How to use these blogs by Laura N. '09
Scattered thoughts on the information age, plus some bonus snark.
So I was looking through some old notes that I was working on for this blog- topics to cover, questions to answer, stuff like that, and I came across a collection of things that I had written which can most accurately be titled, “How to get the most out of reading the MITblogs,” or maybe “How to not get a sarcastic reply to a question from me.” I fixed them up a bit, and here they are:
1. Just read it.
Every once inawhile I get questions like, “So, what’s MIT like?” Yeah, I’m not answering that. Read the blogs, that’s what they’re for. We try to make them interesting, and I personally try to link each entry to as many other entries as possible, so that you can waste hours clicking arond to random interesting topics. In fact, I think I’ll link random words in this entry to some random blog entries. You know, just for fun.
2. Tell us what you want to hear.
So, you know those 2 ridiculously long entries I did a little while ago about all of the machine shops on campus? That was done by request- a prospective student asked one of the admissions counselors, who passed it on to us. That was awesome. I spent a week wandering around campus machine shops, awkwardly taking pictures of random people I didn’t know. (I find this kind of situation hilarious, personally.) I’ve been blogging for over 2 years now. Every once in awhile, I run out of ideas. So give me some of yours. =)
3. Ask good questions.
If you ask me “does MIT have a major in economics?” I’m going to be like “dude, why didn’t you just go to the MIT home page, click on academics, and then read through the list until you got to the part about the economics major?” Similarly, if you ask me “Is there a group for students who are religiously identified as Lutheran?” I’m going to just google the MIT site, and while I don’t mind doing that for you, it’s not a really exciting question. If you ask something cool and insightful,it may even inspire an entire post, and that would rock. Everyone would be happy. I don’t have any examples of this, because if I did, I’d be off writing said inspired posts instead of this one. My point is, we love getting good questions and entry ideas- a lot of times we don’t know what to write, and even when we do, we don’t know if you’ll really care.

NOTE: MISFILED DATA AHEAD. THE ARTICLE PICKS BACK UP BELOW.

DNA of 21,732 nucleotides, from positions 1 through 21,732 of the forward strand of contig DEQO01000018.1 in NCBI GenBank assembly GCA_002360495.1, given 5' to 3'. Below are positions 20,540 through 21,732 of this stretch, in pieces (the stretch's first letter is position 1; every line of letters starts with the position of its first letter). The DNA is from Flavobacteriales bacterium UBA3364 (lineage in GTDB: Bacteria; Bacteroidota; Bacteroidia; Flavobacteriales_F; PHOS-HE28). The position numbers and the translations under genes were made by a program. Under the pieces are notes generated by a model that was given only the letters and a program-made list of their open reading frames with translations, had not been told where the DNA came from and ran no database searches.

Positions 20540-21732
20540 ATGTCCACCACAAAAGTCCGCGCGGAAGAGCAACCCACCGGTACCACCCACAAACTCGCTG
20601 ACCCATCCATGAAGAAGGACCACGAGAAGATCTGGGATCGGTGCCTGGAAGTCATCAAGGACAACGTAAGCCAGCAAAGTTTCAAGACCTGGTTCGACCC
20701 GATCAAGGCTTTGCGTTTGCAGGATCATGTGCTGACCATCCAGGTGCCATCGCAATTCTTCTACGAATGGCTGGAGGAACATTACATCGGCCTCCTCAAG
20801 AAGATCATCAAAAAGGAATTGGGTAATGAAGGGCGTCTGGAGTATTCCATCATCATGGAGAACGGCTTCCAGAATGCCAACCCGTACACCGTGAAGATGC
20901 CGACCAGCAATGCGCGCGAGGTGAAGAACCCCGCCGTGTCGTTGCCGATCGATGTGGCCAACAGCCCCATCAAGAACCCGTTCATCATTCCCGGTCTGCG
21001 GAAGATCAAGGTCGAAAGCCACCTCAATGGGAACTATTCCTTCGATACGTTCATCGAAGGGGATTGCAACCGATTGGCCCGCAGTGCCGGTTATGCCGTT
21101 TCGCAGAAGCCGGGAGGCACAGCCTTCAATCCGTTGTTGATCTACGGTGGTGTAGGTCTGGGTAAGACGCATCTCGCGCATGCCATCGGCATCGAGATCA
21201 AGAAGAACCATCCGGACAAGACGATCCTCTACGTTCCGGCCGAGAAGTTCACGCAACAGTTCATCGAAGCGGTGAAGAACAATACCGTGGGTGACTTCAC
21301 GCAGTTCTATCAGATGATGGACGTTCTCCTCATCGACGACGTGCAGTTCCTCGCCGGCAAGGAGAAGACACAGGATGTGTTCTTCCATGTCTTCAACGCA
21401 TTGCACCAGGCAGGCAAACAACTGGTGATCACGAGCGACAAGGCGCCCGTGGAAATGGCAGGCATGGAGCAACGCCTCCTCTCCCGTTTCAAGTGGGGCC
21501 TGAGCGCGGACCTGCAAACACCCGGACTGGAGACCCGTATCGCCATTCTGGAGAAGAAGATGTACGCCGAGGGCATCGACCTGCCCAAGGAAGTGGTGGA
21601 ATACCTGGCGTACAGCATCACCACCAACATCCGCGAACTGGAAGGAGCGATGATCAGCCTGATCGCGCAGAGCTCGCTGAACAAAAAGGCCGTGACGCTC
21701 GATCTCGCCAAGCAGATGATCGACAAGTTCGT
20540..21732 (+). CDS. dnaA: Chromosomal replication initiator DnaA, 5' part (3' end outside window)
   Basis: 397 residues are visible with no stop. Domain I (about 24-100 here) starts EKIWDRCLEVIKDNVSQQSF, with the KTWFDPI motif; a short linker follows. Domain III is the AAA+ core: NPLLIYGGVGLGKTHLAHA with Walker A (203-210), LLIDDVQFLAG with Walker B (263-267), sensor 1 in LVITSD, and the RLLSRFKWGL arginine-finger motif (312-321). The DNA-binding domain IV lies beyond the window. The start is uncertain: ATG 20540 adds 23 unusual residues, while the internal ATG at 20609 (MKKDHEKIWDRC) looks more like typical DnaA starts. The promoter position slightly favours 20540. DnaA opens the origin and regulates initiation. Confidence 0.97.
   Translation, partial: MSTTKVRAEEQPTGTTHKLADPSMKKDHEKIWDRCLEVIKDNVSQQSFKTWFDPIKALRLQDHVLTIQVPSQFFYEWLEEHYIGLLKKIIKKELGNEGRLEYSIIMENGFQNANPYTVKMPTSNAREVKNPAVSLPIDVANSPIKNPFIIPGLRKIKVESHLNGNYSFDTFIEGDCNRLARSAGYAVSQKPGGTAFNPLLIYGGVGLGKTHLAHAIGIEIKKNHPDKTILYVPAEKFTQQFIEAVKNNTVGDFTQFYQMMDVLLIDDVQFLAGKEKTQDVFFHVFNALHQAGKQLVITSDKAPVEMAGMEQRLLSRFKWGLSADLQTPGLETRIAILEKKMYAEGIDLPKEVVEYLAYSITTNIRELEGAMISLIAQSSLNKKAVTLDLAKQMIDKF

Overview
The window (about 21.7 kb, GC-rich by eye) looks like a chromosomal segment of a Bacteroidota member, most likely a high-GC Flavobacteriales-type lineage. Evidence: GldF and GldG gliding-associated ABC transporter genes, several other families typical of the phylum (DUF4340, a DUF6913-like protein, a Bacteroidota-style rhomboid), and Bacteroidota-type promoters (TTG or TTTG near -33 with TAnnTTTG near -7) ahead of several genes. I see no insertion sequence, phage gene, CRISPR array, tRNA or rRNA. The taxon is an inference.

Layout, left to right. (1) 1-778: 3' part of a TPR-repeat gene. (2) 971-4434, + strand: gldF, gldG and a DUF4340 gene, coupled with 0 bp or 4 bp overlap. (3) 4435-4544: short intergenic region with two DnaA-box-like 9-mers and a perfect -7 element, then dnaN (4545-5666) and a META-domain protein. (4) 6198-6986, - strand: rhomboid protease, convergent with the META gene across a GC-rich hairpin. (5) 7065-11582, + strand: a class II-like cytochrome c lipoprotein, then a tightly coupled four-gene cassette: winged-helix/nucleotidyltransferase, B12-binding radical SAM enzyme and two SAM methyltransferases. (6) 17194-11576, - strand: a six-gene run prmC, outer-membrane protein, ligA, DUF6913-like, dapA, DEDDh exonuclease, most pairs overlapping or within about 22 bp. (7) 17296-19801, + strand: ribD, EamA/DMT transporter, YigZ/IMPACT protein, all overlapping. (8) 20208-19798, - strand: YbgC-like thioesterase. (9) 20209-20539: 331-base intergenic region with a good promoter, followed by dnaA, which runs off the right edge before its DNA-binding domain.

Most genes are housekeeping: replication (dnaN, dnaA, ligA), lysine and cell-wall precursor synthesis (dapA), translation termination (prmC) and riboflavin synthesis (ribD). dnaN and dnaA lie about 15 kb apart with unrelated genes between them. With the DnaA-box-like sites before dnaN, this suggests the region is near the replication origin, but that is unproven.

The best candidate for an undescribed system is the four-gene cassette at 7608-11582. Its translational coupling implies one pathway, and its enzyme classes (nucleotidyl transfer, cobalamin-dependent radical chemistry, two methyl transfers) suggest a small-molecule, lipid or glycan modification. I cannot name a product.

4. Remember that I am a lowly student.
Please don’t ask me if I filed your letter of recommendation yet. The answer is always no. (You can direct that stuff to admissions at mit dot edu.)
5. Cut it out with the “what are my chances?” stuff.
I have a very serious question to ask those of you itching to ask this question: who the hell cares?! For real. If there was a crystal ball you could look into that would tell you who was going to be admitted to what schools, you wouldn’t need to fill out all those applications, would you? Just fill out the application, send it in, and then wait for the answer. I know the waiting sucks, but is getting some random person’s opinion of your chances really going to help the waiting suck less? No, probably not. If you ask this, we’re just going to say we don’t know anyway.
6. Do not insult my SAT score.
I got a 700 on the SAT I math section, and every time I get asked “zomg I only got a 760 on the SAT I math and I don’t have time to retake it and I’m doomed to work at mcdonald’s for the rest of my life what should I do???!?!?!?!!!” …I get angry. And that’s not just a personal thing. I’m just as angry when the grade in question is as low or lower than mine. Listen to me very carefully: THERE IS MORE TO LIFE THAN THE SAT. And thank God.
7. Every once in awhile, get off the internet and go outside or something.
I’m serious. Get a tan. Read a book. Stop thinking about college applications so much.
What are your thoughts on my ramblings?